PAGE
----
A University of Arkansas at Little Rock doctoral student and professor have been accepted into two early-seed entrepreneurial programs that will help support the commercialization of new technologies in Arkansas.
Imran Sarker, a Ph.D. student in computer and information science from Bangladesh, and Dr. Mariofanna Milanova, a professor of computer science, are developing RightHand, an online marketplace fueled by artificial intelligence. RightHand connects service seekers and service providers within a short period of time and keeps service seekers informed about the update of requested service in real-time.
“It’s not a new idea, but we are using a deep learning based recommendation system to help match service seekers and service providers in a quicker way,” Sarker said. “We are trying to add a real-time system in our system so you can always know when that service provider is coming.”
Sarker and Milanova were accepted to the National Science Foundation (NSF) I-Corps program as well as Winrock International’s Delta I-Fund program this summer.
The National Science Foundation (NSF) I-Corps was created in 2011 to help faculty and students in the sciences learn how to apply lean startup methods for bringing new technologies to the marketplace. With funding provided by the program and the support and mentorship provided by the site, researchers and students conduct market research, learn to identify product-market fit through interviews with potential customers, and develop prototypes.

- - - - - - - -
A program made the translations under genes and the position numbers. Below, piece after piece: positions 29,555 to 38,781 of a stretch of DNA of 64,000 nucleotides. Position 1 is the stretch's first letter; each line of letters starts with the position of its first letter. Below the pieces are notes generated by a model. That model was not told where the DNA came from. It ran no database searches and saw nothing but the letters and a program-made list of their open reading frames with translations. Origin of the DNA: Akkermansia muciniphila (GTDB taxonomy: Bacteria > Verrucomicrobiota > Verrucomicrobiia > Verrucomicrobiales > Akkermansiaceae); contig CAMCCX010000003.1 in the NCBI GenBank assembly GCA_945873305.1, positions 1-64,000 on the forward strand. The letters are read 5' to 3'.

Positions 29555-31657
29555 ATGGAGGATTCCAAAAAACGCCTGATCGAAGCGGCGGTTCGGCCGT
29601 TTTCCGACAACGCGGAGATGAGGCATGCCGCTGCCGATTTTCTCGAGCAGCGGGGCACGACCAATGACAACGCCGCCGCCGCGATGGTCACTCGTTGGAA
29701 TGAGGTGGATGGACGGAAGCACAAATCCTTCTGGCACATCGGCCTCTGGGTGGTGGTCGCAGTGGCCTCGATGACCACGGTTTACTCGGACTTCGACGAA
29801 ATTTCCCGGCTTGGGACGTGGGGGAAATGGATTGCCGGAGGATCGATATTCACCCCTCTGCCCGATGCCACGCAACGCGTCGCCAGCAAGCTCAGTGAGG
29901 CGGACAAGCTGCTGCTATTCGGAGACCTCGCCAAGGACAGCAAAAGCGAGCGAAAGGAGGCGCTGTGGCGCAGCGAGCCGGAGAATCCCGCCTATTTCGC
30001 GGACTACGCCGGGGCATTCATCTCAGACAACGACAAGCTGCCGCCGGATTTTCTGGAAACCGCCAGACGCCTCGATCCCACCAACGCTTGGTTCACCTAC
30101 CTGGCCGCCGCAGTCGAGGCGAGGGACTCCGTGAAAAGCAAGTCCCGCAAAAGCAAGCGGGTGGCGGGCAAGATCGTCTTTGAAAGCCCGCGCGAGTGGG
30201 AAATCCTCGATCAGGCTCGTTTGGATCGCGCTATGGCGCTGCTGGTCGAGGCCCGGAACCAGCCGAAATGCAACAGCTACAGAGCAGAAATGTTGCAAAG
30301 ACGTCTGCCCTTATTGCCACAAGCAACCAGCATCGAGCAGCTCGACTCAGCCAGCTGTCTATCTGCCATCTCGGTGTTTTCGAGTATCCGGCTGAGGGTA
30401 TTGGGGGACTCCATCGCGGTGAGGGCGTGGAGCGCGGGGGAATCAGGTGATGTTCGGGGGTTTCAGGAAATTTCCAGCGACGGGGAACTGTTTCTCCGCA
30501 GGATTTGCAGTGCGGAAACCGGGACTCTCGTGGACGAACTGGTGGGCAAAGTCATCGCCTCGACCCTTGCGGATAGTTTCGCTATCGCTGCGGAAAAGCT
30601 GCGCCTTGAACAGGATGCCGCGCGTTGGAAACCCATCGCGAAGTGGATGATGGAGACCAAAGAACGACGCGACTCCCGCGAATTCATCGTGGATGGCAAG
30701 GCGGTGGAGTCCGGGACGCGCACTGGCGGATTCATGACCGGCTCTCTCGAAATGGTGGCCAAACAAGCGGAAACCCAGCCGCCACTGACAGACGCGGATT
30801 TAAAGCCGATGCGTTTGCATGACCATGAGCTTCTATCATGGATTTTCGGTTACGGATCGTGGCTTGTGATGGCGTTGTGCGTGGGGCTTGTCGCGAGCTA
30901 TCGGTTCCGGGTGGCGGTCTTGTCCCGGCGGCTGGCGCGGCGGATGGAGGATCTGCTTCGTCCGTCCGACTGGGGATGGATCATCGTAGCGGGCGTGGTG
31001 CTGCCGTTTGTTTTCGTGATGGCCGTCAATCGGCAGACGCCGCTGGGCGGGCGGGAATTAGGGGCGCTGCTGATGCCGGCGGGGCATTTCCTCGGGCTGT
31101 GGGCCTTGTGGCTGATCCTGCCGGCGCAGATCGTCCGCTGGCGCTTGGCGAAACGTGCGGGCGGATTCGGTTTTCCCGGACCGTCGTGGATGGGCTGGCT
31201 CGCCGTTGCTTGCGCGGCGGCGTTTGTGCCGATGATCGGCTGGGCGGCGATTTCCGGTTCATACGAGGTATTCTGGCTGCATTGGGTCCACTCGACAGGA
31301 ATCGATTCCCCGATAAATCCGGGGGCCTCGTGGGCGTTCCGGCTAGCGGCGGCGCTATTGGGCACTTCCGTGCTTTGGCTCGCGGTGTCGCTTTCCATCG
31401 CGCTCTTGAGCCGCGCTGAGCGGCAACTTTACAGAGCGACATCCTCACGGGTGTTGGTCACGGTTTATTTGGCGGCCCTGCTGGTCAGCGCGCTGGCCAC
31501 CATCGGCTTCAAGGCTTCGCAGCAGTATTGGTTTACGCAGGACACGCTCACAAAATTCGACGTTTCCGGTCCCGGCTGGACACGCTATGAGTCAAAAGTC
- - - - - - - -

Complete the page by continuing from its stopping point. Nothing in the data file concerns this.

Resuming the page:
Teams will receive funding of up to $1,000 to support their initial customer discovery efforts during the program and an additional $2,250 if their team continues to pursue the commercialization of their technology/research.
The Delta I-Fund is an early stage, proof-of-concept accelerator formed to train entrepreneurs in the eight-state Delta Regional Authority territory. Each startup team accepted into the program will complete 12 weeks of rigorous training, be matched to a mentor from the business community, and receive technical assistance or access to seed-stage investment capital. The team also received $7,500 in early seed funding from the Delta I-Fund.
They will complete the NSF I-Corps program in August and the Delta I-Fund program at the end of September. Sarker plans to complete the customer segment and value proposition, designs, and build a prototype of RightHand.
Sarker said he is grateful for the opportunity to participate in the Delta I-Fund and NSF I-Corps programs. Without the support and mentorship, he wasn’t sure that RightHand would become a reality. Sarker also wants to thank Milanova for guiding him from the beginning of this research project.
“When I started this idea, it was a raw idea,” Sarker said. “Right now, I am trying to turn my idea into reality. For example, I am doing customer interviews right so I can know what customer expectations are, will they like this project, and what they expect to pay. It’s a really good experience. I also got a chance to network with many people with very good experiences. We have wonderful mentors from industry and academia.”